To accomplish this effectively, leaders must navigate a landscape where their authority is not always clear-cut. They must lead peers, partners, and stakeholders, often discovering that the skills that initially brought them success are no longer sufficient. We were introduced to the concept, leading beyond authority, which demands a different approach to leadership, characterized by the capacity to influence without direct control. Leaders operate within three distinct circles: the inner circle, where personal authority is unquestioned; the first outer circle, encompassing the organization as a whole, where authority might be less pronounced; and the outermost circle, within society, where authority may be entirely absent. Success within one circle does not guarantee success in another. Leaders who excel within their inner circle, where their authority is well-defined, may find the transition to the outer circles challenging. Here, they must rely on their capacity to persuade, their ability to form networks and coalitions, and their willingness to adapt to new ways of working. Notably, timeframes often differ significantly, with initiatives in the outer circles requiring more patience and collaboration.
So, what does it take to lead beyond authority effectively?
What we learned was that this style of leadership demands a diverse set of skills and competencies, starting with the right approach. Leaders must demonstrate courage, tempered by sensibility, as stepping into uncharted territory requires both bravery and a keen awareness of one’s limitations. Feedback becomes a crucial tool for growth, helping leaders refine their approach. Resilience is also essential, as leaders in the outer circles must navigate potentially contentious situations with perseverance. Independence is another key trait, not defined by a job title but rather by a state of mind. Leaders must be known for their independence, as a self-serving image can erode legitimacy. Humility plays a vital role in maintaining credibility, as leaders in the outer circles regularly demonstrate their willingness to listen and learn.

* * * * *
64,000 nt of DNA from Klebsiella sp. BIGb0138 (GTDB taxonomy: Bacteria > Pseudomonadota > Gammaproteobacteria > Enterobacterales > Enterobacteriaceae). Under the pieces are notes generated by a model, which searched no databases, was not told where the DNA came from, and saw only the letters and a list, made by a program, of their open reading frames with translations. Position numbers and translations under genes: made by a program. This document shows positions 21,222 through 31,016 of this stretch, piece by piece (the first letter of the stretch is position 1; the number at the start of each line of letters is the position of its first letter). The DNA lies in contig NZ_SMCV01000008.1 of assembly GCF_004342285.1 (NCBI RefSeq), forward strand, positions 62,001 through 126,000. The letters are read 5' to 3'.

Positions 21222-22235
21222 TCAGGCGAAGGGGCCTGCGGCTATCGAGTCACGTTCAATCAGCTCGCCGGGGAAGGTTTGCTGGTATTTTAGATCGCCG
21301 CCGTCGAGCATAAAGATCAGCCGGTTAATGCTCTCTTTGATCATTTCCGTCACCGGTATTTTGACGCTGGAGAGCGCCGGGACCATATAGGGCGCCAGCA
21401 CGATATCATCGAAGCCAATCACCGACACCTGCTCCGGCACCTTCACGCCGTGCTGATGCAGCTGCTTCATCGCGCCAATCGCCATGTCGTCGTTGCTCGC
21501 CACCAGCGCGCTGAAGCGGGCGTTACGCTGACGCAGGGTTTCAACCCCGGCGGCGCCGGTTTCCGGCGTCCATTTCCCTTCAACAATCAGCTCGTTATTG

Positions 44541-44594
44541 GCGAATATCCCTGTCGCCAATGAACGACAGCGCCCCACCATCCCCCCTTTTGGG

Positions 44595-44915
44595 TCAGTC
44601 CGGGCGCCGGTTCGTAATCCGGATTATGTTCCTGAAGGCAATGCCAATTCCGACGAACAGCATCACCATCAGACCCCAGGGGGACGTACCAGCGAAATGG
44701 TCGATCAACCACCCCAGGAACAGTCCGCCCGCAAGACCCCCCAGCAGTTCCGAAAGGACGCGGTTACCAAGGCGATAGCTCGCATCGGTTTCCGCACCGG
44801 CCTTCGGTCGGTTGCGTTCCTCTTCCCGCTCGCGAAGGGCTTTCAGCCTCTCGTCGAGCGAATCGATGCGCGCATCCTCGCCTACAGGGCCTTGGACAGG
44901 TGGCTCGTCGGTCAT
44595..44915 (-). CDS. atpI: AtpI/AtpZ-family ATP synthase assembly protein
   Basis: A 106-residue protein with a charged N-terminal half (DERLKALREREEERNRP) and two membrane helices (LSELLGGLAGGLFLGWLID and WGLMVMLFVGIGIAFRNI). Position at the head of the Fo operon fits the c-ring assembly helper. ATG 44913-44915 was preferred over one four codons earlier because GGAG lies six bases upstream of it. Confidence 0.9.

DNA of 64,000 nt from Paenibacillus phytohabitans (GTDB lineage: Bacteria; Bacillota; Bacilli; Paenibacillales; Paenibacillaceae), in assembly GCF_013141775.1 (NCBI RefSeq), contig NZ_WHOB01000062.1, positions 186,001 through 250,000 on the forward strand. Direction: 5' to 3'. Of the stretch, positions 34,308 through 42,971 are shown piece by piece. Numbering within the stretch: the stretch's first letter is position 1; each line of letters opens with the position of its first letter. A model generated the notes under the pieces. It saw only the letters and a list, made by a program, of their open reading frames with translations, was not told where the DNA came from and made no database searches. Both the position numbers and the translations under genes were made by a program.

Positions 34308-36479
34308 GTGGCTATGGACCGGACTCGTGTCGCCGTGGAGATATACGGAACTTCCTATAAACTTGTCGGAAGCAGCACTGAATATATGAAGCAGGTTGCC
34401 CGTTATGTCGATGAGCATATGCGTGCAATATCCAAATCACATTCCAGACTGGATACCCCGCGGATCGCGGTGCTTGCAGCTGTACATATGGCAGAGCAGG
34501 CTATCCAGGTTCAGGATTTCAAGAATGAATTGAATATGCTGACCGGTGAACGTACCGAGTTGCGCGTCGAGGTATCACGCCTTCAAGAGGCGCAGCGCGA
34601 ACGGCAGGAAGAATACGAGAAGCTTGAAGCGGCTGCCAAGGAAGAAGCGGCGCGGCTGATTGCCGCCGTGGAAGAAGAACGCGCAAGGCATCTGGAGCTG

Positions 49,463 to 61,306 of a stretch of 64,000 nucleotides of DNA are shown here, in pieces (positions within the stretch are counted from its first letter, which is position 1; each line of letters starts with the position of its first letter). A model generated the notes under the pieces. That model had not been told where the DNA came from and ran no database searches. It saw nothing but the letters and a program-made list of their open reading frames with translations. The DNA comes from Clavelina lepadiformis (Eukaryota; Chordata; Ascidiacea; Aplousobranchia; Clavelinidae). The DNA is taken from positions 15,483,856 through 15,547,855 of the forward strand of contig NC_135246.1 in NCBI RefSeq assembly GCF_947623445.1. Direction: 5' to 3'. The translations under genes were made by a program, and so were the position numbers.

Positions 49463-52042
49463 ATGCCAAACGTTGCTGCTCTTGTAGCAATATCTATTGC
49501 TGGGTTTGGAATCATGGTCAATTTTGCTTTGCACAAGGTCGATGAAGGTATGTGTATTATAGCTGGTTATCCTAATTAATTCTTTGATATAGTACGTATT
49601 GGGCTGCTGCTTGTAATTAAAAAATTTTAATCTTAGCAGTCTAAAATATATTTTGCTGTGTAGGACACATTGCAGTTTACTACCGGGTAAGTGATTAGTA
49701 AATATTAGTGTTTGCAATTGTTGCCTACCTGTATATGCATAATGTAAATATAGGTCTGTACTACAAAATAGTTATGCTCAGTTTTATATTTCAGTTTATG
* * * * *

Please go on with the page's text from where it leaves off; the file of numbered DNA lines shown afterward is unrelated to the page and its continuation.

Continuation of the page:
Passion, while a valuable asset, must be channeled effectively. Leaders should translate their passion into a language that resonates with diverse audiences, avoiding the pitfalls of overwhelming enthusiasm. A strategic mindset is critical, involving an understanding that each system is unique, and power operates differently in various contexts. Building coalitions is central to leading beyond authority. Effective leaders recognize that success isn’t a zero-sum game but a collaborative endeavor. Timing is another vital aspect; successful leaders possess an excellent sense of timing, balancing patience with readiness to act swiftly when the moment is right.
Finally, an authentic interest in people, not just as individuals but as human beings, distinguishes exceptional leaders. This genuine curiosity lends integrity and authenticity to their interactions, ensuring that each person feels valued. These leaders excel at creating networks of meaningful relationships, recognizing that nothing significant can happen without strong, supportive networks. In the non-profit sector, where partnerships and collaborations are paramount, the ability to lead beyond authority becomes a catalyst for meaningful change and collective impact.
Since the in-person program we’ve embarked on the next phases of our journey. The 360-degree evaluation reports have been received by all participants, shedding light on our individual leadership strengths and areas for development. Concurrently, the one-on-one coaching sessions are underway, offering personalized guidance to enhance our leadership effectiveness. Looking ahead with anticipation, November will usher in the final stage of our program, the “translate session.” This three-hour virtual gathering will focus on our experiences within our respective organizations following our Academy experience, providing a platform to reflect on the real-world application of our newfound insights.
As I look back on the remarkable journey I have undertaken with peer leaders in the American Express Leadership Program, it is evident that the insights and experiences shared have been transformative. From the emphasis on purpose and resilience to lessons on leading beyond authority, my understanding of effective leadership has evolved profoundly. As I return to IDP Foundation armed with these newfound insights, I am poised to drive positive change and contribute to the thriving space of our sector. The challenges ahead may be daunting, but they are also brimming with opportunities for meaningful impact. This program has not only equipped me with the tools to navigate this path but has also ignited my passion and commitment to making a difference. The future of the non-profit sector holds promise, and with the right leadership, we are well-prepared to embrace it.